Institute of Neurological science
Institute of Neurological science
Rossit S.,University of Western Ontario |
Malhotra P.,Imperial College London |
Muir K.,Institute of Neurological science |
Reeves I.,Southern General Hospital |
And 2 more authors.
Cerebral Cortex | Year: 2011
Recent evidence suggests the possibility that not all action modes depend on dorsal visual stream processing but that off-line nontarget-directed actions, such as antipointing, require additional and even distinct neural networks when compared with target-directed online actions. Here, we explored this potential dissociation in a group of 11 patients with left visual neglect, a syndrome characterized by a loss of awareness of the contralesional side of space. Ten healthy participants and 10 right hemisphere-damaged patients without neglect served as controls. Participants had to point either directly toward targets presented on their left or right (i.e., propointing) or to the mirror position in the opposite hemispace (i.e., antipointing). Compared with both control groups, neglect patients showed reduced accuracy when antipointing but not propointing. Lesion-behavior mapping revealed that the areas critically associated with these deficits were located in the middle and superior temporal and parahippocampal gyri. We argue that neglect patients present specific deficits only when the visuomotor task taps into more perceptual representations thought to rely on ventral visual stream processing and that our results indicate that right temporal brain regions are implicated in these off-line actions. © 2011 The Author.
Ito S.,Institute of Neurological science |
Nakaso K.,Institute of Neurological science |
Imamura K.,Institute of Neurological science |
Takeshima T.,Institute of Neurological science |
Nakashima K.,Institute of Neurological science
Neuroscience Research | Year: 2010
Parkinson's disease (PD) is a neurodegenerative disorder characterized by the selective loss of dopaminergic neurons and the presence of Lewy bodies. α-Synuclein is a major component of Lewy bodies. Recently, many studies have focused on the interaction between α-synuclein and catecholamine in the pathogenesis of PD. However, no detailed relationship between cathecholamine and α-synuclein cytotoxicity has been elucidated. Therefore, this study established PC12 cell lines which overexpress human α-synuclein in a tetracycline-inducible manner. The overexpression of human α-synuclein increased the number of apoptotic cells in a long-term culture. Moreover, human α-synuclein expressing PC12 cells demonstrated an increased vulnerability to several stressors in a short culture period. Thapsigargin increased the SDS soluble oligomers of α-synuclein associated with catecholamine-quinone. The unfolded protein response (UPR) study showed that thapsigargin increased eIF2α phosphorylation and nuclear GADD153/CHOP induction under α-synuclein overexpressed conditions. The activities of the ATF6α and IRE1α pathways decreased. These findings suggest that an overexpression of α-synuclein partly inactivates the UPR. α-Methyltyrosine inhibited the dysfunction of the UPR caused by an overexpression of human α-synuclein. Therefore, these findings suggest that the coexistence of human α-synuclein with catecholamine enhances the endoplasmic reticulum stress-related toxicity in PD pathogenesis. © 2009 Elsevier Ireland Ltd and the Japan Neuroscience Society.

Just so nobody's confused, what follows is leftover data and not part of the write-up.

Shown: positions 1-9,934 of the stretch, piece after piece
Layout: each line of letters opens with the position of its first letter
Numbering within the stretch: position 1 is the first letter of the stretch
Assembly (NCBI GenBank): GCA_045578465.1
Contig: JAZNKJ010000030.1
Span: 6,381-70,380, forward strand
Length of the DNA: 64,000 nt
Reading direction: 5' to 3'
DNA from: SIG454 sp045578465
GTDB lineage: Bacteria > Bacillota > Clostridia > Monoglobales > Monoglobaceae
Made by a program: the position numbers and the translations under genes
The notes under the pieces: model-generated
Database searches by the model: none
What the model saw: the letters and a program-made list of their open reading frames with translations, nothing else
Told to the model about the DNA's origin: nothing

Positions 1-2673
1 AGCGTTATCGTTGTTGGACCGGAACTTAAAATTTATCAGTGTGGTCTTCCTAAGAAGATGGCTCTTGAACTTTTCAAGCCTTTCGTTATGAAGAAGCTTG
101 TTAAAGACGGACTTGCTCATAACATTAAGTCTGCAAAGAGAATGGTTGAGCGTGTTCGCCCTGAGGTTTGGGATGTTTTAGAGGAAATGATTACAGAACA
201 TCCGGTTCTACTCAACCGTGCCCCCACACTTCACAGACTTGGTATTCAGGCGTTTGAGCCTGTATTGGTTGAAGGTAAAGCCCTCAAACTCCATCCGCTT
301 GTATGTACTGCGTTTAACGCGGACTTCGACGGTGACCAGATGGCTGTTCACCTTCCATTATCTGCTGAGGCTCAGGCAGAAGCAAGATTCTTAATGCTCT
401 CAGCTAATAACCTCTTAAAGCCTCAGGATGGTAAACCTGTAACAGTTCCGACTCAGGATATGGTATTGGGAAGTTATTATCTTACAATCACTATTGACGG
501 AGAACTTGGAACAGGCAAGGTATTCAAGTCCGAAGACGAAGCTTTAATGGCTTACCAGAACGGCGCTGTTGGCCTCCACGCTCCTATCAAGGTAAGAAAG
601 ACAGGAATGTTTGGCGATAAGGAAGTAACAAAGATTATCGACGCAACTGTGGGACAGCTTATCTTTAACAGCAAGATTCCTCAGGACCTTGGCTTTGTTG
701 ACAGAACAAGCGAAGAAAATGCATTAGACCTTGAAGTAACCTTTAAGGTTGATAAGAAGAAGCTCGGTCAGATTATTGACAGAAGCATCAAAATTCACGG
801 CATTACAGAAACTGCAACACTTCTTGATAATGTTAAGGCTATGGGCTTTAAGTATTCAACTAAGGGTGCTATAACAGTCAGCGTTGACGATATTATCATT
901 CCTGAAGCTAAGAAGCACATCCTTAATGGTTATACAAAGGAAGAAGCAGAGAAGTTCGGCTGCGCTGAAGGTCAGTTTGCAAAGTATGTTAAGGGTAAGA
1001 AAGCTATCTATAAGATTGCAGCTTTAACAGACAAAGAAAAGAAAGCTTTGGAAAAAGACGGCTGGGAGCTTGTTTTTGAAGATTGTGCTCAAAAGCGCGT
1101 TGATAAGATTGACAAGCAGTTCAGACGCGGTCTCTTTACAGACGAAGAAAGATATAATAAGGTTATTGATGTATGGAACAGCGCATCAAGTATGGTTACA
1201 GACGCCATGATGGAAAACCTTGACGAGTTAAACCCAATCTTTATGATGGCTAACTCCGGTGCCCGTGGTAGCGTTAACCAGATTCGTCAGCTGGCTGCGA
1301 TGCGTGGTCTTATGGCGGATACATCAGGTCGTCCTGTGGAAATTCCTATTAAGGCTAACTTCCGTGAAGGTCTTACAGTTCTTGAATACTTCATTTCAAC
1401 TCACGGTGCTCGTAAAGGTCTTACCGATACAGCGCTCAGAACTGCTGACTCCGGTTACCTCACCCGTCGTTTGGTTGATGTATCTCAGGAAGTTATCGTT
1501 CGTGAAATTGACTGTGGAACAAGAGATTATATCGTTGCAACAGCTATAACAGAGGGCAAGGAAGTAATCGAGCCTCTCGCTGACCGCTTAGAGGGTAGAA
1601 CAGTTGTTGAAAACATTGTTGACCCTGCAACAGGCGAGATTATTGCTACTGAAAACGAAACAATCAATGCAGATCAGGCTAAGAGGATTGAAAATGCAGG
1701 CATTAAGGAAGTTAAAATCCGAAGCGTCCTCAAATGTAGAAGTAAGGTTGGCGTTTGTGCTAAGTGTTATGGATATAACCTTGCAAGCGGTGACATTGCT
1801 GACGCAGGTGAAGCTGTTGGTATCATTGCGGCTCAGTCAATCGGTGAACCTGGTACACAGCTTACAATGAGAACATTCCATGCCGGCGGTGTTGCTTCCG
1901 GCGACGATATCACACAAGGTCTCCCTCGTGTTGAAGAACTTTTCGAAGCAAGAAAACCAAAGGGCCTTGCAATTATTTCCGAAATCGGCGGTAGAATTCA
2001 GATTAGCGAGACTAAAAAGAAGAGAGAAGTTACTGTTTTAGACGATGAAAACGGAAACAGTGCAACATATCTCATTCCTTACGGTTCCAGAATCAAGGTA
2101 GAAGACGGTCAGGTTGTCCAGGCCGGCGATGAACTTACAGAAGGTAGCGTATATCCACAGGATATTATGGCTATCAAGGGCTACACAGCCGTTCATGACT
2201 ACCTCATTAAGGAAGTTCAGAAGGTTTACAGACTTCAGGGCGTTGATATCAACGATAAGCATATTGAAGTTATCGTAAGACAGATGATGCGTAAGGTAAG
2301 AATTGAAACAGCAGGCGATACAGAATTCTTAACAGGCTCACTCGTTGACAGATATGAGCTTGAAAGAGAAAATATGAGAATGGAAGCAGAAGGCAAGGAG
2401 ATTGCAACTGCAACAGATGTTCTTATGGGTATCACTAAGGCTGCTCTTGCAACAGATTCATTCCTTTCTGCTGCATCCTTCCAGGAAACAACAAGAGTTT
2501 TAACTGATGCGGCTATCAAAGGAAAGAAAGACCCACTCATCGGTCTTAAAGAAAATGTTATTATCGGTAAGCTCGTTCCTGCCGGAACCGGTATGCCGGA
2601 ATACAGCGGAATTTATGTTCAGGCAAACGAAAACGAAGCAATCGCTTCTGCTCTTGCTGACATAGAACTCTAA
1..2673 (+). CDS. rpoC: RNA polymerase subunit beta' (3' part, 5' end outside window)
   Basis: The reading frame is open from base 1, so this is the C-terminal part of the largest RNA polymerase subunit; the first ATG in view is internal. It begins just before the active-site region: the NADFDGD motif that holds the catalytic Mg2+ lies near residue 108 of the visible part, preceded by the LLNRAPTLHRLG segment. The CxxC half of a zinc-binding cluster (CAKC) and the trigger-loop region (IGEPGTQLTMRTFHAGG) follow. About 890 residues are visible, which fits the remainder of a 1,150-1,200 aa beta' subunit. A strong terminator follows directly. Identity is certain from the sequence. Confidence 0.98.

Pezzino S.,Institute of Neurological science |
Paratore S.,Institute of Neurological science |
Cavallaro S.,Institute of Neurological science
Current Pharmaceutical Design | Year: 2011
The advent of "systems biology" has highlighted that any function of a biological system is rarely attributable to a single molecule or a single process. Hence, complex processes, such as apoptosis and survival, depend on the activity of an integrated network of genes and their encoded proteins, which almost never work alone but interact with each other in highly structured and incredibly complex ways. With the completion of genome sequencing in humans and model organisms, and the advent of DNA microarray technology, the transcriptional cascades and gene networks regulating neuronal apoptosis and survival are being elucidated providing new potential pharmacological targets. The emerging challenge is the effective selection of the myriad of targets to identify those with the most therapeutic utility. The present review will illustrate how the identification, prioritization and validation of preclinical therapeutics can be achieved through genomic analysis of critical pathways and networks in neuronal apoptosis and survival. © 2011 Bentham Science Publishers Ltd.